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RRJ Launches Accessible Publications Program

Exposed roots of a large tree

Roots of Reform Judaism has launched a new publications program that is designed to fill a need for more accessible prayer services, readings, and home observances for Reform Jews, interfaith and intercultural families, and progressive spiritual seekers from different backgrounds.

Today most of the more than 850 Reform congregations in the United States conduct worship services largely in Hebrew, even though a majority of those who attend these services cannot read or understand it. Our publications provide prayer services written primarily in English. All of the Hebrew passages are accompanied with transliterations and interpretations, so that everyone understands what is being said. The English passages are written in the gender inclusive language of the 21st century and are selected for their beauty and their ability to touch hearts and souls.

There is another unique aspect of our liturgical resources. We use metaphors for God that connect us with the mystery of life. According to numerous social surveys, including the 2013 Pew study, A Portrait of Jewish Americans, a majority of American Jews of all denominations report that their Jewish identity it tied more closely to their Jewish heritage and culture than to any particular belief in God. There is nothing surprising about this finding.

The word “God” has always been considered indefinable in Jewish theology. God is a word that embodies the definition of what many call “spirituality.” It captures what we understand to be the meaning of life and the desire to connect to the transcendent. We use metaphors for God that resonate with Jews of all generations. We call God by many different names, including the Eternal One, Source of life, Creator of the Universe, the still small Voice within us, Father, Mother, eternal Presence, nurturer, and more.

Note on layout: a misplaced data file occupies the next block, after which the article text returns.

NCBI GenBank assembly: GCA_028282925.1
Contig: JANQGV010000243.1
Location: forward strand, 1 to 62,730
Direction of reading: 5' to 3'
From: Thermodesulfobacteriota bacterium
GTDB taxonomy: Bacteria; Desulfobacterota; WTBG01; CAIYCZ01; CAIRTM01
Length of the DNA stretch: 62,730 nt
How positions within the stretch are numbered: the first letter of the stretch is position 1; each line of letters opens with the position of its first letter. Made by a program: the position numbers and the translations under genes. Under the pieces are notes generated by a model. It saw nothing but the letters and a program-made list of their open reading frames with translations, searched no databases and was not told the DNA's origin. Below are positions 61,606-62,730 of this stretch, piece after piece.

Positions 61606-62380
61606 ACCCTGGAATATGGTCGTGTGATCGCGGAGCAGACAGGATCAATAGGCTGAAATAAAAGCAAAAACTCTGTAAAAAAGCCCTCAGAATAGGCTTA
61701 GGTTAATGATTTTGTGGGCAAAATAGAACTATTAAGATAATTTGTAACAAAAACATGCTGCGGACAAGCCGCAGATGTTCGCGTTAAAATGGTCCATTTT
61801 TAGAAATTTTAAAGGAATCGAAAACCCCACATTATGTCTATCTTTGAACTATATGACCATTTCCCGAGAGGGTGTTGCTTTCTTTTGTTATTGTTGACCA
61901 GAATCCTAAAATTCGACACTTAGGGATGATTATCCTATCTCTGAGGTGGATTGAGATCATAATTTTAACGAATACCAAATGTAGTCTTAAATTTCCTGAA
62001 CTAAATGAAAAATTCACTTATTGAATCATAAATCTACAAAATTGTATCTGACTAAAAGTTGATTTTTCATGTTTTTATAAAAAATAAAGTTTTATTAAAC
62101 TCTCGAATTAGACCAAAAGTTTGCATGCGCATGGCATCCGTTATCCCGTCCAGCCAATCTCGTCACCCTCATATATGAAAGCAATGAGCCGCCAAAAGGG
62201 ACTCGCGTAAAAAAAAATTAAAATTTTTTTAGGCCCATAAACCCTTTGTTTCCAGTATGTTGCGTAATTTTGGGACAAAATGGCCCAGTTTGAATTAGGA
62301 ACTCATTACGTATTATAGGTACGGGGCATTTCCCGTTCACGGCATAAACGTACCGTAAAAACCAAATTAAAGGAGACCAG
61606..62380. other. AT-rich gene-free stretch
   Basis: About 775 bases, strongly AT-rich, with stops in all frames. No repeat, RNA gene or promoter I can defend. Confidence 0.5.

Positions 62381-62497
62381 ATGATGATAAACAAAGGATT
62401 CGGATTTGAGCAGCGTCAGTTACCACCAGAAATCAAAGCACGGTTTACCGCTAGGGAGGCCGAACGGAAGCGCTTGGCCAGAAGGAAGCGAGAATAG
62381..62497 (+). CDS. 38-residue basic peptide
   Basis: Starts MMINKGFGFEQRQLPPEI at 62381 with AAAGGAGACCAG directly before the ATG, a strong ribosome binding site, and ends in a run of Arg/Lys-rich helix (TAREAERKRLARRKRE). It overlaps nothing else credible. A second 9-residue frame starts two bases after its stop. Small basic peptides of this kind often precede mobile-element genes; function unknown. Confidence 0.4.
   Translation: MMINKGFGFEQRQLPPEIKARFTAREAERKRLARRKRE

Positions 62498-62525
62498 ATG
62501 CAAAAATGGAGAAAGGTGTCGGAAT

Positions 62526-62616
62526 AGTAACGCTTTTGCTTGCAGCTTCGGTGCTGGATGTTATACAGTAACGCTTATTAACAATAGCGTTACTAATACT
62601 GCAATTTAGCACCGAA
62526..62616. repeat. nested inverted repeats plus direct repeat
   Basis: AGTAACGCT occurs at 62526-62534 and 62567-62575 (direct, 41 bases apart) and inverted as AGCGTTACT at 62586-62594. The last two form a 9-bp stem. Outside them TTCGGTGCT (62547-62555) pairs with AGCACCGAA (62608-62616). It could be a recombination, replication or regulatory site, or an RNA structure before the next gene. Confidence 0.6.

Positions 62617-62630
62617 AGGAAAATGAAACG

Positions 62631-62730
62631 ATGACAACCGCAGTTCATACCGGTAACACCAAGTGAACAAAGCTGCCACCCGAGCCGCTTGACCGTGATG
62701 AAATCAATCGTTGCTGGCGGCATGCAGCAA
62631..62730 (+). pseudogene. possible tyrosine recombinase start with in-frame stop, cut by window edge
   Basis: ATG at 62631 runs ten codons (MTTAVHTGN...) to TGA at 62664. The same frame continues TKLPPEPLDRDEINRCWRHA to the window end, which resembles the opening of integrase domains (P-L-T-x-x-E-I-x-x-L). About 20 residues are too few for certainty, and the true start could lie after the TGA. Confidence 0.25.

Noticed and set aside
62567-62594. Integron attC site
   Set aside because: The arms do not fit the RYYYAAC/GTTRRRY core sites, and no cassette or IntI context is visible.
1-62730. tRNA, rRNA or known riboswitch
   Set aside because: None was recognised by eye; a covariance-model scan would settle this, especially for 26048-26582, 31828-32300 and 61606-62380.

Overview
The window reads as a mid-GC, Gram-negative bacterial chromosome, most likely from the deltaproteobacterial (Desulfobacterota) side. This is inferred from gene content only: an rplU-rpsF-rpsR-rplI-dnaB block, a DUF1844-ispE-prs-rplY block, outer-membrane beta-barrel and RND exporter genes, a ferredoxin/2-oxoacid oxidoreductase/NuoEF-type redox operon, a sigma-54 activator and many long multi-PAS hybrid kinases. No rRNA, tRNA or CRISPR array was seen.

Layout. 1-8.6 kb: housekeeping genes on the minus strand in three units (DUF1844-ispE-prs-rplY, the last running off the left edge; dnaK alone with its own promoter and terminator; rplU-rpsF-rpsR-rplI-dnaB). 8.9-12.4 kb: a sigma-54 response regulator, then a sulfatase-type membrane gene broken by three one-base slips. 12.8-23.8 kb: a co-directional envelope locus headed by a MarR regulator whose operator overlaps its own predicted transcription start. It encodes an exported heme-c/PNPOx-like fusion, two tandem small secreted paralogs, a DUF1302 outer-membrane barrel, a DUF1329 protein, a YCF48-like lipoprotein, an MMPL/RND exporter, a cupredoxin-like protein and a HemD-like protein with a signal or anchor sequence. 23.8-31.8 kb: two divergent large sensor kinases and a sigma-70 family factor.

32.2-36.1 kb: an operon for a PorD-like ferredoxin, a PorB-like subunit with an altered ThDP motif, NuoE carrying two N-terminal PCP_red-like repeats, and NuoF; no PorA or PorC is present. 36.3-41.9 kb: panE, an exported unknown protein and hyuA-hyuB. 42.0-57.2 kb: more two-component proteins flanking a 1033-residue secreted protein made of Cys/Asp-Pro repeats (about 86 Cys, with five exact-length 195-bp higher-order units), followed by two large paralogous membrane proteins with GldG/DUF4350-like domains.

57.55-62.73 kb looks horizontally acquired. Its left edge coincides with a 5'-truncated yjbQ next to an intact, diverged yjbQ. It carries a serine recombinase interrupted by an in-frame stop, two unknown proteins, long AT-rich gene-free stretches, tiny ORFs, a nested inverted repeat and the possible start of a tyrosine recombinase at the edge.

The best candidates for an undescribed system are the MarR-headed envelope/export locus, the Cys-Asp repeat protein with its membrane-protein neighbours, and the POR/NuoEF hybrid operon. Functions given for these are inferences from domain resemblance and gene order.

We are designing the following booklets to help meet the needs of unaffiliated and disenfranchised Jews who live in assisted living facilities, are home-bound, in need of comfort during times of illness and loss, who want an accessible guide to Jewish practices in the home, including the texts for the blessings for lighting the Sabbath and Chanukah candles, and instructions for how to bless a home and attach a mezuzah.

The list of pamphlets already conceived and in the cue for production are:

  1. A Time to Mourn: Home Prayers and Readings for Mourners

  2. A Time to Share: Home Observances

  3. A Time to Reflect: A Sabbath Service for Today

  4. A Time to Rest: Sabbath Prayers and Blessings

  5. A Time to Rejoice: Rosh Hashanah Service

  6. A Time to Forgive: Yom Kippur Service

  7. A Time for Comfort: Readings and Prayers During Illness

  8. A Time to Serve: Prayers, Readings, and Rituals for Jewish Men and Women in the Military

This article first appeared in the High Holy Day 2019 edition of the Reform Advocate, view the archives »


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